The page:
Ben 10 News
Nothing to report this week.
Well, that's it for this Sunday, folks. I hope you enjoyed the fifty-seventh issue of The CaT Gazette, and I'll see you next week! Feedback and support are appreciated!
(I know this is a late warning, I genuinely forgot)
Please do not bring chat drama out of chat. You posted a screenshot of Creeper with hostile intentions (whether or not you realize it) on the Discord server. This counts as insulting him as well. Keep whatever happens on chat on chat unless needed next time. Please read the rules to prevent this from happening again.
Another late Gazette. Sunday was busier than usual and I kind of forgot about writing it. My bad.
Most news on my stuff is gonna be announced in the Fanon Con Main Blog on Friday, so make sure to read through my entry on that!
Summer Fanon Con has begun! I've updated the head and siderail module, where you'll be able to find the full schedule for the con.
I'm too scared of death and worried about screwing everyone else over to ever really commit suicide, but that doesn't stop me from thinking about it on a semi-regular basis.
Lesson N/A: Health Notice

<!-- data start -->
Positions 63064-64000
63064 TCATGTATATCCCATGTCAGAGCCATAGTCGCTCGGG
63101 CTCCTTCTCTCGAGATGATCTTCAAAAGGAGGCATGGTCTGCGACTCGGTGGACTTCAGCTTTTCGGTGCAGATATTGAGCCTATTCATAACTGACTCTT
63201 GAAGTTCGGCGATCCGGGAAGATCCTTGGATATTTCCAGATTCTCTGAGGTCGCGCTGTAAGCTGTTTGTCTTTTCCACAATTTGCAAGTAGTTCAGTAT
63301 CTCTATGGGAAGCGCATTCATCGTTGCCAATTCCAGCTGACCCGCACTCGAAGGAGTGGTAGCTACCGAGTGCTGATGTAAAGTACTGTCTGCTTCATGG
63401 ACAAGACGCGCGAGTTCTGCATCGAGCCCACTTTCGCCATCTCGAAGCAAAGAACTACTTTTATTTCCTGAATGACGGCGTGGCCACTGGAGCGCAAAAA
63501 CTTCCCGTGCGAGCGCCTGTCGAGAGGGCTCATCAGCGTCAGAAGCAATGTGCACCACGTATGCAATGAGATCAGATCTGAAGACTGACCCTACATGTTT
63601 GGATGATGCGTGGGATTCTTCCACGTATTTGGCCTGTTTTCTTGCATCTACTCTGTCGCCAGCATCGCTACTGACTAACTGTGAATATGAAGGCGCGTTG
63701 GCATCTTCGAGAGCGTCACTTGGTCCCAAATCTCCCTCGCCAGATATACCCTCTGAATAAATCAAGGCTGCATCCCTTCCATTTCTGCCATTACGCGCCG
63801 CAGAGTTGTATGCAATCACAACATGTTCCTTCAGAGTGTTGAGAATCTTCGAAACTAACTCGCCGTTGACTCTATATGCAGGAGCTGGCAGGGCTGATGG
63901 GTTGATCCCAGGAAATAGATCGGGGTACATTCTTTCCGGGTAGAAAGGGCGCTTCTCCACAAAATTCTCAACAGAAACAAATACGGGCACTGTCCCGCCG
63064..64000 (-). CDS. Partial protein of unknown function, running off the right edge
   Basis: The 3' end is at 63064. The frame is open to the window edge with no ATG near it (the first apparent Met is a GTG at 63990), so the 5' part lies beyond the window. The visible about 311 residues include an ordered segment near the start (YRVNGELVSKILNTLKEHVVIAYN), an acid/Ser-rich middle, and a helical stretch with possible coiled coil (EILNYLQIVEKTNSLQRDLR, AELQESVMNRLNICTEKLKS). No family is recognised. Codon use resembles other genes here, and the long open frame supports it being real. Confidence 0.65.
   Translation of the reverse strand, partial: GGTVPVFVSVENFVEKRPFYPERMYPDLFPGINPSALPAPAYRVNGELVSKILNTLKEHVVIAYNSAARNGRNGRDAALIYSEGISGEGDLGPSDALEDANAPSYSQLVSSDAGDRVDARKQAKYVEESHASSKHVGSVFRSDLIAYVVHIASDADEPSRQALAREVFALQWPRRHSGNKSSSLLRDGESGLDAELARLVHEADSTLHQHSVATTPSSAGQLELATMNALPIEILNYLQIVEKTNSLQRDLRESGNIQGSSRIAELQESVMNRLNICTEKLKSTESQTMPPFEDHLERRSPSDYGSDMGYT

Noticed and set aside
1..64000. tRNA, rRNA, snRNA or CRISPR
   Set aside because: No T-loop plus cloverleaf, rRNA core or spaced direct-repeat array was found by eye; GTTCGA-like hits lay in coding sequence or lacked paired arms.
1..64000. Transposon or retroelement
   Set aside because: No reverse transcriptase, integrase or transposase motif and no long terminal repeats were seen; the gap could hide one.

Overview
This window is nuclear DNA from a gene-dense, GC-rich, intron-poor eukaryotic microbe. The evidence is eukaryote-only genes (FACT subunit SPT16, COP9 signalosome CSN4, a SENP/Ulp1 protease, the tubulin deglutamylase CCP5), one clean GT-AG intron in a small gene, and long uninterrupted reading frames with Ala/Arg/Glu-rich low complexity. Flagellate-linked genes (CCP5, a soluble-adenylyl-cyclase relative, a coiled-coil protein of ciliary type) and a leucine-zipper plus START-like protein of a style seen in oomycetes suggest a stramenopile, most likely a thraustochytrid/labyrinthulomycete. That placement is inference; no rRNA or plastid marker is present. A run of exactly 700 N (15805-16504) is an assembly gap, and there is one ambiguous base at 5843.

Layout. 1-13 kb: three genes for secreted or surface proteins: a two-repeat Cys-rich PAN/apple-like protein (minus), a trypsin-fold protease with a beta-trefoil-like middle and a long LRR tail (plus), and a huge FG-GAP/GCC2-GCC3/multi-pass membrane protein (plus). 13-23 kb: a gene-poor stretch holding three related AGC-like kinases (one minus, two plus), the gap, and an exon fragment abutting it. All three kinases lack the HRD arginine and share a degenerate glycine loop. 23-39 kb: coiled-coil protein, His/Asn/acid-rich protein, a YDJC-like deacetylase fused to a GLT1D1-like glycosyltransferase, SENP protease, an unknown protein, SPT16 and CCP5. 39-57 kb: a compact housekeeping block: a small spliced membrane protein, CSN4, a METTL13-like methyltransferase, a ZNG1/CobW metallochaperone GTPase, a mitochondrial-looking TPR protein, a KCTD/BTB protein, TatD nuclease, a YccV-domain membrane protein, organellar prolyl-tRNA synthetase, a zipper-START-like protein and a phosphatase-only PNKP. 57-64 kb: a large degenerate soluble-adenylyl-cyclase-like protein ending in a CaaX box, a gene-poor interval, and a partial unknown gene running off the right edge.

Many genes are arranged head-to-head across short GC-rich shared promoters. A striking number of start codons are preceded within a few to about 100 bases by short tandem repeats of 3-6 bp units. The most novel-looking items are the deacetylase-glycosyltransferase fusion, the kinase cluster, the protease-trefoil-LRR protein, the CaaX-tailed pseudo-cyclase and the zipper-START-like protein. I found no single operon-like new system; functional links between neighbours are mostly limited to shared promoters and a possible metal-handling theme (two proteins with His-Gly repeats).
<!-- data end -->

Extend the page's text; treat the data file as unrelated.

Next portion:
Sometimes it's healthier for you to go out and about and do something outside instead of sitting on your computer and writing walls of text for a fanfiction wiki all day. Being outside will make you healthier both mentally and physically, and let's be honest, when was the last time any of us got our daily recommended dose of Vitamin D?
The protagonist of an upcoming project to be announced in the Main Blog on Friday. For now, all I'm letting slip is his name and that the device he's holding is called the DecaSystem.
Ben 10 News
There's a blurry screenshot of a new alien for the Reboot floating around, and while it does resemble the toy seen at the New York Toy Fair, its legitimacy is still debatable, so I'll refrain from parading it around for now.
Well, that's it for this Sunday, folks. I hope you enjoyed the fifty-sixth issue of The CaT Gazette, and I'll see you next week! Feedback and support are appreciated!
I apologize for putting the Gazette out a day late. I've sort of lost my energy to do much of anything lately. I'll elaborate more in the Editorial section if anyone wants to read it.
I haven't been making much progress on my series lately either for the same reason. I've really lost my mojo.
On the more uplifting side of things, I figured out that messages sent by bots will not clog up Recent Activity; as such, all new issues of the Gazette will be delivered by your friendly neighborhood BotBot Bot.
Wikia has made the new header mandatory across all wikis, and while we've done what we can with it, it's still pretty ugly.
To be honest, I kinda feel like the wiki is dying. Not because of all the terrible changes Wikia has made, (though heaven knows that doesn't help), but because of our own community.
Now don't get me wrong, people still interact with each other; the wiki's Discord servers are both a lot more active than Chaturn was in its twilight years, but as for content on the wiki itself? Yeah, that's kind of dying out.